The curtain has closed on another exciting Cheltenham Festival, four days of action-packed horse racing which really demonstrated the importance of spectators. Last year the coronavirus pandemic swept over Prestbury Park, with races forced behind closed doors and the eery silence of an empty racetrack something we hope will never need to be seen again. Normality was back on the horizon this time though, as jockeys and trainers alike were finally allowed to bask in the glory of the boisterous ‘Cheltenham roar’ once again.
In terms of sheer spectacle, you’ll do well to find anything as special as those four days in Gloucestershire this year, as plenty of favourites reigned supreme, with some underdogs coming up with a shock to the horse betting and writing their name in the history books.
Traditionally, Willie Mullins has dominated the Leading Trainer award, and while Henry de Bromhead ran him close last year with an impressive treble that included the Champion Chase and Gold Cup, the Irishman had a more routine run to the top this year, winning the award for the ninth time.
Indeed, Mullins extended his number of Cheltenham winners to 88, while Paul Townend won the Leading Jockey for the second time, although it did take until the final race of day one for Mullins to get off the mark, and how poignant it proved to be with his son Patrick claiming the National Hunt Chase aboard Stattler.
It was a memorable week for Mullins and his stable, who were expecting a tough run with the likes of De Bromhead and Gordon Elliott, who was returning to the Cotswolds after serving his ban at last year’s Festival, and arrived with a cavalry of previous Grade One winners.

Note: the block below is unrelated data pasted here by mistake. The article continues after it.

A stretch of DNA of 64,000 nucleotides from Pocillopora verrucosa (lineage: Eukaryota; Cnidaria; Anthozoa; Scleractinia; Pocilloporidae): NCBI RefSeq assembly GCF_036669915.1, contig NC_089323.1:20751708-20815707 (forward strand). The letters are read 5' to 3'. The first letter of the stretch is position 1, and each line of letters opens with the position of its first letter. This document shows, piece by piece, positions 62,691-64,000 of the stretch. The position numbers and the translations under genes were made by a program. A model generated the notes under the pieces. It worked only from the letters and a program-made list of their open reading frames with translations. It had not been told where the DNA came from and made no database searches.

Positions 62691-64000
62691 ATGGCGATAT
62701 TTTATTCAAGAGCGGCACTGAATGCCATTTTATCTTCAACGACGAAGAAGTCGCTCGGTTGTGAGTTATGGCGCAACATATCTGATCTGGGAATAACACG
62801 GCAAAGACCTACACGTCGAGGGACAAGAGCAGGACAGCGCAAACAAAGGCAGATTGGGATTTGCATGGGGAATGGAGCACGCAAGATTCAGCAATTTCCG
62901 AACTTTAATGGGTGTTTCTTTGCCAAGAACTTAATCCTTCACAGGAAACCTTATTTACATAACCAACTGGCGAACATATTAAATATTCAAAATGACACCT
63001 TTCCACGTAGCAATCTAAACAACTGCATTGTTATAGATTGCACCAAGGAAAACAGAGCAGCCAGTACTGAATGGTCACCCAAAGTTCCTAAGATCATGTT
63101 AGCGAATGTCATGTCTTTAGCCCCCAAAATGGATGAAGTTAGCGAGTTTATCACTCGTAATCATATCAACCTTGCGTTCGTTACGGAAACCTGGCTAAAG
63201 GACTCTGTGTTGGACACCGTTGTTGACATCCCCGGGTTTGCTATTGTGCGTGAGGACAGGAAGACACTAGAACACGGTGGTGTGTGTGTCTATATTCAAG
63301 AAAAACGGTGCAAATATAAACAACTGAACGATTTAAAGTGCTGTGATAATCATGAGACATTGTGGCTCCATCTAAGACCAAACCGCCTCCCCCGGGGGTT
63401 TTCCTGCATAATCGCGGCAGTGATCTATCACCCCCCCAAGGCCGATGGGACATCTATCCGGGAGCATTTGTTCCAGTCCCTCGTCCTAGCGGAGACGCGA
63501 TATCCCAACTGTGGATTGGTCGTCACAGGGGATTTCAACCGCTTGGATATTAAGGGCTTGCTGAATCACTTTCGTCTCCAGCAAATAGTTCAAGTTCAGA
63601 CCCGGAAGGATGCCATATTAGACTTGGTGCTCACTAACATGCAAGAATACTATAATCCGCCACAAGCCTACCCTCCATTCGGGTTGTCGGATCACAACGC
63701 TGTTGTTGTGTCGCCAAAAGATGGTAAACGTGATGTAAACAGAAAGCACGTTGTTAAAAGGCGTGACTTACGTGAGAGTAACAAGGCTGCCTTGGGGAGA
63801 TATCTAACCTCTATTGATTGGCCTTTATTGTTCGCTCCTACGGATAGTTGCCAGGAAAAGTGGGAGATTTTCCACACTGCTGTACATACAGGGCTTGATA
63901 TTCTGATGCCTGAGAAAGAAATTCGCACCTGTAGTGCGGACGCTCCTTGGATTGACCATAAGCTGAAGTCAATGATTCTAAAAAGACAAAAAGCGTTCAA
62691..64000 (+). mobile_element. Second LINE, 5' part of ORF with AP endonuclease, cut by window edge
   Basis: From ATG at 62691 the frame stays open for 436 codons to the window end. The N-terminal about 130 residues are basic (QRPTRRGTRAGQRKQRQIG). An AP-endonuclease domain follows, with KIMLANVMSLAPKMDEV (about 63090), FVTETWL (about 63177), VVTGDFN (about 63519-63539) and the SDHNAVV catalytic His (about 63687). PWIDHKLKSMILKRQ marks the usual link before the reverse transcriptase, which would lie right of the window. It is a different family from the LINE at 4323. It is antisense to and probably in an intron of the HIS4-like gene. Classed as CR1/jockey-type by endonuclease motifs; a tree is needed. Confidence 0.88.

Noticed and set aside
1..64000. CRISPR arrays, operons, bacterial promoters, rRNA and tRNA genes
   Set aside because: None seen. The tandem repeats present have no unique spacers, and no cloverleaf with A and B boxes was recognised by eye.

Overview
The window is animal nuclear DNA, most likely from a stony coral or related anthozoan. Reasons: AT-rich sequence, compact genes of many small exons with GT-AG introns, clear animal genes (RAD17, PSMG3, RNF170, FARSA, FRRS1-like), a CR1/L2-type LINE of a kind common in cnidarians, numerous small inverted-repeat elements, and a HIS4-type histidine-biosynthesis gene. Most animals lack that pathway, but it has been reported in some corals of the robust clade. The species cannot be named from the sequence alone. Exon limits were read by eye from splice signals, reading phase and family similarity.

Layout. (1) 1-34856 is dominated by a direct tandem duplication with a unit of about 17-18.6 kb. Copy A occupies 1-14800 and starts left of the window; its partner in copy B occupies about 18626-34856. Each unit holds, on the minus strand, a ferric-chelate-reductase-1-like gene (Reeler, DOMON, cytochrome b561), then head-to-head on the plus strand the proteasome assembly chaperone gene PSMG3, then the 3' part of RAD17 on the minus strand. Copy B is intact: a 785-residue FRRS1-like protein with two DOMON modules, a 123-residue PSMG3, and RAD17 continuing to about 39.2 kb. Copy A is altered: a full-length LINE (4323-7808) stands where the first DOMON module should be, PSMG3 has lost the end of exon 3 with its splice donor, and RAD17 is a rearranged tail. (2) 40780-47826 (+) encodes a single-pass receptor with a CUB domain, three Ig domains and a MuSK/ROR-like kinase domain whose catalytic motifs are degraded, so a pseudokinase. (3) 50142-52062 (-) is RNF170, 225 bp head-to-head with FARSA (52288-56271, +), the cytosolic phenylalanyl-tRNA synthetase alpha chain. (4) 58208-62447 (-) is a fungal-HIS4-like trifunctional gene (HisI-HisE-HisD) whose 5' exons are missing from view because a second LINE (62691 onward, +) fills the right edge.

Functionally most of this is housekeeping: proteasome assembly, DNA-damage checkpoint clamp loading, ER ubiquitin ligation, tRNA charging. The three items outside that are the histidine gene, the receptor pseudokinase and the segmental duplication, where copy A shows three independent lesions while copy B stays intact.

The week ended with a record 10 victories, with the highlights including Energumene’s revenge on Shishkin in their Champion Chase and Allaho’s dominance in the Ryanair Chase. Sir Gerhard really got the ball rolling on day two through, where he dispatched Three Stripe Life and stablemate Whatdeawant to win the Grade One Ballymore Novices’ Hurdle, after Rachael Blackmore fell at the final fence. “I was afraid going around that we were in the wrong race, but he showed his true ability to stay going.” Townend said after.
“He jumped the best he has ever jumped on the course. His jumping the last day wasn’t great, but he jumped well there.”
As for Mullins, a strong display at the Dublin Festival clearly served as a catalyst for Cheltenham success, and the Irishman’s five winners on the final day helped make up for lost time following a slower start than anticipated.
“We’re delighted,” he said. “Any winner is always good at Cheltenham and Paul has ridden beautifully when you think what happened with Galopin Des Champs earlier in the week.
“With Paul it seems when something goes badly for him it spurs him on even more. That’s sport, I suppose. “I didn’t realise no one has ever trained this many winners here, but since it became four-day Festival things changed numbers-wise.
“I’d imagine this sort of thing will happen more regularly and if they go to five days someone will do it easily! I’m delighted with the whole team and I’m going to accept the award with all my team because they are the ones who do it in the background leaving me free.”